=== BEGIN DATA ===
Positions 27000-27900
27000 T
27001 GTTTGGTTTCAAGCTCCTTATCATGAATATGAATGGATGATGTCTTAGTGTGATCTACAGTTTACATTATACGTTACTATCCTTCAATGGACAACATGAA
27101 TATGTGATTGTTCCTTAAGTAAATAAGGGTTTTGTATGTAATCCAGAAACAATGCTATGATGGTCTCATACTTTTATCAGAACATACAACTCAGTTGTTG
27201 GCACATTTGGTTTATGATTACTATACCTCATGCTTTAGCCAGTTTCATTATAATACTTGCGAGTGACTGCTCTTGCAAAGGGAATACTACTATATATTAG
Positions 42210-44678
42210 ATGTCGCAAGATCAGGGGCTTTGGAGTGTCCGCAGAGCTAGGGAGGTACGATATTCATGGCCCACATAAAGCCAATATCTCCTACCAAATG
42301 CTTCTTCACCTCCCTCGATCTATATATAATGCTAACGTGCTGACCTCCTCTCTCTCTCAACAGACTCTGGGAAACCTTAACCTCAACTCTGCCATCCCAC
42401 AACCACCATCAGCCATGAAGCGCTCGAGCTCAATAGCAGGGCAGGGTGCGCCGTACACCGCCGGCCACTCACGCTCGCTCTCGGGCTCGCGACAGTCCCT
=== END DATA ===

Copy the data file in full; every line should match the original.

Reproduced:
Positions 27000-27900
27000 T
27001 GTTTGGTTTCAAGCTCCTTATCATGAATATGAATGGATGATGTCTTAGTGTGATCTACAGTTTACATTATACGTTACTATCCTTCAATGGACAACATGAA
27101 TATGTGATTGTTCCTTAAGTAAATAAGGGTTTTGTATGTAATCCAGAAACAATGCTATGATGGTCTCATACTTTTATCAGAACATACAACTCAGTTGTTG
27201 GCACATTTGGTTTATGATTACTATACCTCATGCTTTAGCCAGTTTCATTATAATACTTGCGAGTGACTGCTCTTGCAAAGGGAATACTACTATATATTAG
Positions 42210-44678
42210 ATGTCGCAAGATCAGGGGCTTTGGAGTGTCCGCAGAGCTAGGGAGGTACGATATTCATGGCCCACATAAAGCCAATATCTCCTACCAAATG
42301 CTTCTTCACCTCCCTCGATCTATATATAATGCTAACGTGCTGACCTCCTCTCTCTCTCAACAGACTCTGGGAAACCTTAACCTCAACTCTGCCATCCCAC
42401 AACCACCATCAGCCATGAAGCGCTCGAGCTCAATAGCAGGGCAGGGTGCGCCGTACACCGCCGGCCACTCACGCTCGCTCTCGGGCTCGCGACAGTCCCT